Dead and buried it might be, but the gravestone of Anglo Irish Bank still casts a long shadow. Curly headed Seánie Fitz – spared a term behind bars when the lead investigator accidentally shredded a sheaf of documents during his trial – is gone but not forgotten, as the top brass in Davys now know too well.
It is worth taking a second look at how the world of high finance conducts itself. Paddy Kearney was the property developer who, in 2014, found himself holding €27 million worth of bonds in the defunct Anglo Irish. He had bought the bonds using a loan advanced to him by the bank, so that when the bank collapsed, he had in his back pocket a €27 million promise that was not worth the paper it was written on, but still owed the original borrowed amount to the liquidator of the zombie bank.
As the Government battled to clean up the mess left by Anglo, Paddy’s debt, among others, was offloaded for a fraction to a US debt investment firm called Car Val, one of many who take a chance that someday they might be able to recover enough to give them a profit. And in due course, Car Val came to Paddy with an offer: give us €2 million and change, and we’ll call it quits.
So it was that Davys, the stockbrokers, came into the picture. Kearney asked them to find a buyer for his bond, he would pay off Car Val and anything over would be divvied up between himself, his advisers and Davy.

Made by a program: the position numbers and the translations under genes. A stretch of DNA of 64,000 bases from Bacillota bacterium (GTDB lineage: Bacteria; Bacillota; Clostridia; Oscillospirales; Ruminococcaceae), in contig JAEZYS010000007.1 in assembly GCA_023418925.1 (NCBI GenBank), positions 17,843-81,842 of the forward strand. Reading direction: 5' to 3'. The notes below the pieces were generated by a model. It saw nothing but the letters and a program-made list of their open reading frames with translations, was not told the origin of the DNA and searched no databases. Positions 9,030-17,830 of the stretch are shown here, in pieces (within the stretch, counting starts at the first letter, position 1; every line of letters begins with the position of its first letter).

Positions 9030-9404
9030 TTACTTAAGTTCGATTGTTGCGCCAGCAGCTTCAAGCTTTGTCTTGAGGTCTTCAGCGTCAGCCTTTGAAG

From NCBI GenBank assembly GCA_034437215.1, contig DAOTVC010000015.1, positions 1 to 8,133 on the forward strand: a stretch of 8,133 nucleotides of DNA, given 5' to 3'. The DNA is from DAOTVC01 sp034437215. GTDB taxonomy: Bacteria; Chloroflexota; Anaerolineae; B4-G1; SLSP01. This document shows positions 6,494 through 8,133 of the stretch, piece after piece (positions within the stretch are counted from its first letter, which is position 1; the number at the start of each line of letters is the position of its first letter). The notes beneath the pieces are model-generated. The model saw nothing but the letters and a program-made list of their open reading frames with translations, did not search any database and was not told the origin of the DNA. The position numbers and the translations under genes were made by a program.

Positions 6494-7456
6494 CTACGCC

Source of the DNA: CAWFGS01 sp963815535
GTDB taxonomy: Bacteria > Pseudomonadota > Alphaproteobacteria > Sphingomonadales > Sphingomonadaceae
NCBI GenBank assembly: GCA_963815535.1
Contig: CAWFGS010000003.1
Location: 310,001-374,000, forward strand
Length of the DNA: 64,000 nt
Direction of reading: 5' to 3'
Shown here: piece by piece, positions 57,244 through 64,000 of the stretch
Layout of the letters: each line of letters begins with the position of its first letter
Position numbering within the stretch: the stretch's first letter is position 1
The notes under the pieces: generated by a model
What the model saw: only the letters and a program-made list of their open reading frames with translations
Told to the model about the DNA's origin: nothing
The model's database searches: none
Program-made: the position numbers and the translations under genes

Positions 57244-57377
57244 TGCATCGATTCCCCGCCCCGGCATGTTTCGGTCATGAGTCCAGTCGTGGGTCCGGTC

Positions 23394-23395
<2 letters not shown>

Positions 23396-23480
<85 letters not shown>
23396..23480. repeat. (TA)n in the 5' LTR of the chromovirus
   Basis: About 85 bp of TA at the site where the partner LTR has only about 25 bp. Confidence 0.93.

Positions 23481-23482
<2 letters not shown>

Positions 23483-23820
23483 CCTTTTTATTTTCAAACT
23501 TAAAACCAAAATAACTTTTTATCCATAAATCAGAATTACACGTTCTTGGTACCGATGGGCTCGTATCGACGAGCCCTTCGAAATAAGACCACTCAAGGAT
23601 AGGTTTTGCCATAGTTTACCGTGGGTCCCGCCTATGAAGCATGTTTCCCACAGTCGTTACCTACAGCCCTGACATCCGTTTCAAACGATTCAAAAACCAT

The sale went ahead, and Davys were able to tell Kearney they had realised €5.5 million on the sale. This should have meant that everyone was happy, a win win all round. But what Davy did not tell Paddy, or anyone else, was that the bonds had been sold to a 16-man consortium of Davy senior executives.
In the words of Leo Varadkar, it was as if you were selling your house, and the auctioneer was promising to get the best price for you, only that he himself was the actual buyer.
Paddy Kearney is no simpleton, and the west Belfast carpenter-turned-developer is able to smell a rat as soon as the next man. And when word reached his ears that there were others who had been prepared to pay three times what Davy got, he realised he had been taken to the cleaners. Accusing Davy of underselling the bonds, he sued the stockbrokers. The case was settled outside court in 2016 at a reported cost to Davy of €3 million.
But even then, the cat was not fully out of the bag. It took a while for it to emerge that the Davy rugby-team-plus-a sub had broken every rule in the book, misled its own compliance team and lied to the Central Bank. And the three card trickery is not over yet. What has not been established is whether the consortium held on to the bonds, or chose to flip them on at a handsome profit.
In an ironic twist, those who held on the bonds through the liquidation of Anglo would eventually see them recover their full face value. Only a small coterie did so – the majority of shareholders, bond holders and creditors settled for the 20 cent in the euro the liquidator offered them, believing that a half a loaf (or, more accurately, a couple of slices off the top) was better than no bread. Those who brazened out, maybe even the Davy 16, came in for a windfall when, against all predictions, the remaining debts were redeemed in full.